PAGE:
For some, the internet is a mix of appealing-looking ‘online casinos’ – with their Las Vegas imagery and roulette wheels – together with easily accessible loans (with online applications and few background checks). Borrowing money and online gambling are so closely knitted together, that it’s surprising that this is not an issue talked about more often. The good news is that this is an area that Allegiant is very familiar with, and we can help retrieve interest charges back from irresponsible lending.
Why is gambling an issue?
The rules state that lenders should be carrying out proportionate ‘borrower-focused’ checks to make sure a loan can be sustainably repaid. This means that the credit should be able to be repaid from income or savings over the life of the credit. Gambling winnings are not a reliable form of ‘income’ and people who spend large parts of their salary on gambling websites are unlikely to be able keep up with loan repayments without undue difficulty. In upholding an unaffordable lending complaint, an Ombudsman stated:
“…it is clear that Mr T was using these funds, as well as others from many other short-term lenders, to gamble. And I think that further proportionate checks would more likely than not have shown Mr T’s ability to make his payments was going to come down to, in large part, his success as a gambler.”
Should the lender have known about the gambling?
Before providing credit, lenders need to act upon what they know or ought to know. Checks need to be proportionate. So, for example, a one-off application for a £100 loan repayable over a month is unlikely to reveal an underlying gambling problem. It simply would not be proportionate for a lender, in those circumstances, to be carrying out a full financial review – given the size of the loan. In this case, if you complained about unaffordable lending, it is unlikely you would get your interest back – even if you had a gambling problem at the time.
However, let’s say you had gone back to the same lender for a sixth loan of £100 – in as many months – then it would be proportionate for the lender to be carrying out really detailed checks. The lender would need to be asking some very serious questions about habitual repeat borrowing. Similarly, lenders who provide larger loans, perhaps a few thousand pounds, will need to carry out more detailed checks, from the start, to ensure that the credit can be sustainably repaid over a number of years. Some lenders will carry out a review of a customer’s bank statements before agreeing to lend, and they may see gambling transactions on the bank statements. Shockingly, some lenders still proceed to provide a loan even when they know the customer has a gambling problem. One Ombudsman, in upholding in the customer’s favour, outlined the following:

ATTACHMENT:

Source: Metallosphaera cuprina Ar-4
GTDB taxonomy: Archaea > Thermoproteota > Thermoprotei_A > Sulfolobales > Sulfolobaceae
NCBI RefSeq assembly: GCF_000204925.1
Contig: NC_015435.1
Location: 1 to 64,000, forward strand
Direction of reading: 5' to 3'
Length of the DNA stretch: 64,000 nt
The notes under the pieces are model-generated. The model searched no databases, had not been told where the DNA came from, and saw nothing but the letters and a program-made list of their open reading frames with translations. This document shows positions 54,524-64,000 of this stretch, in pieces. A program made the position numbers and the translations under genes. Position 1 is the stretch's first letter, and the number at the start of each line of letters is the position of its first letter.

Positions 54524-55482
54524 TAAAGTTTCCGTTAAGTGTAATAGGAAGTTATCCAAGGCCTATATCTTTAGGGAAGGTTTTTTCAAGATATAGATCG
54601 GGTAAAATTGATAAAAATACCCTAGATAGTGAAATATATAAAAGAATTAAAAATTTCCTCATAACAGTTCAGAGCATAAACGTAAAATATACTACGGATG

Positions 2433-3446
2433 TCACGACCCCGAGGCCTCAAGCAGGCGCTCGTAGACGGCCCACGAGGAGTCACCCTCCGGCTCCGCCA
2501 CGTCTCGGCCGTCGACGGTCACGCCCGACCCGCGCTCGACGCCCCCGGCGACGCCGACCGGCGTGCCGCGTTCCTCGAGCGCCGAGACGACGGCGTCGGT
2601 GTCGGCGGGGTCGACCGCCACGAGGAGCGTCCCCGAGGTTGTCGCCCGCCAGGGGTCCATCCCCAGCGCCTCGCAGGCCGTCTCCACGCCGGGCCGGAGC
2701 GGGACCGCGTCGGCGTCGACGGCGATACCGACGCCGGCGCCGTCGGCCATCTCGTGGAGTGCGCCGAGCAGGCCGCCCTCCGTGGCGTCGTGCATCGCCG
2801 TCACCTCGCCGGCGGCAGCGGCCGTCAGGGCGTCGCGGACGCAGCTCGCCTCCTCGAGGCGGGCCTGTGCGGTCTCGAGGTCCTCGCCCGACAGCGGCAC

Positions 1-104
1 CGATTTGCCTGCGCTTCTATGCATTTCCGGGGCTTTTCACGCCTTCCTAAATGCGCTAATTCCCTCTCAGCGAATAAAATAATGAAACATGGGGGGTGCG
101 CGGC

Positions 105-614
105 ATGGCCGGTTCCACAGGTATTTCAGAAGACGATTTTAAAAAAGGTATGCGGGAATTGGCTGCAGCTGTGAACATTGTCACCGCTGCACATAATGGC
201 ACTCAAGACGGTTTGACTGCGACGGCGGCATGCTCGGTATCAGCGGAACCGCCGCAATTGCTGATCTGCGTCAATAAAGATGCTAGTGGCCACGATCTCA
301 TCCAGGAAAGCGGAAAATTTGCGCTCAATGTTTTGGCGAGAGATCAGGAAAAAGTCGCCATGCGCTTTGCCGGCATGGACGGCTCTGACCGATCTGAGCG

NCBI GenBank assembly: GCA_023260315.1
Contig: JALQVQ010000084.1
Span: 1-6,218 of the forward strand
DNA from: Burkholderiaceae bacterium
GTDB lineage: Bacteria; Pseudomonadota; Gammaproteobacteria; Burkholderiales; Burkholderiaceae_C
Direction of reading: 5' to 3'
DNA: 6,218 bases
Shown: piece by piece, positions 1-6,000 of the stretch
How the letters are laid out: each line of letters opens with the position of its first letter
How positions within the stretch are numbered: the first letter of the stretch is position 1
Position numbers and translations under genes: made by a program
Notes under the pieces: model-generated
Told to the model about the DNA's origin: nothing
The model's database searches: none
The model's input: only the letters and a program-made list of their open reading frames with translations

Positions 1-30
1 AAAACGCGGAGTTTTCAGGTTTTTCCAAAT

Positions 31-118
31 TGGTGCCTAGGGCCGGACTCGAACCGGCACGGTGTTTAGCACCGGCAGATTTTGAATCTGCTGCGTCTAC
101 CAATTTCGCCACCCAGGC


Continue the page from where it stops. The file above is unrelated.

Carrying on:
“…in this case I’m satisfied Everyday Lending already knew about the gambling and the financial difficulties from the previous complaint, and I think it should’ve made a clear note on Mr W’s file in the event of any future applications”
Even if a lender providing a large loan did not know about the gambling activity, it may be the case that they ought to have known. In other words, had the lender carried out detailed and proportionate checks, the gambling would have come to light. An Ombudsman reflected:
“Of course, different checks might show different things. But I think if Mobile Money had carried out what I consider to be proportionate checks, I think it’s likely it would have discovered more about Miss K’s financial position. In particular I think it more likely than not Mobile Money would have realised that Miss K was regularly gambling considerable amounts of money”
Is gambling just a legitimate pastime?
It is common for gamblers to feel shame about their habit and to try and hide this from lenders. Customers may even provide false information to get loans. However, the lender may still have a duty to delve deeper – to find the true financial picture. And it is a poor defence for a lender to simply point out that gambling is a legal activity, when it is often not the customer’s own money they are spending on gambling – as explained by an Ombudsman:
“…as Mr D was constantly using his overdraft he wasn’t spending his own money. He was gambling funds that Lloyds was lending to him”
It is also not just the initial lending decision which needs to be responsible, but also any credit limit increases or extensions to the credit, need to consider the customer’s circumstances:
“While I acknowledge Barclaycard’s comments that gambling was, at the time, a legal and legitimate way to use his credit card, I think the volume of transactions across the accounts it says it looked at, ought to have prompted it to look further”
If gambling is still a problem…
At Allegiant, we can offer our expertise in making an unaffordable lending claim, and help get your interest charges back. But if you are concerned about a current gambling problem, we suggest you seek expert help from an organisation such as https://www.gamblersanonymous.org.uk/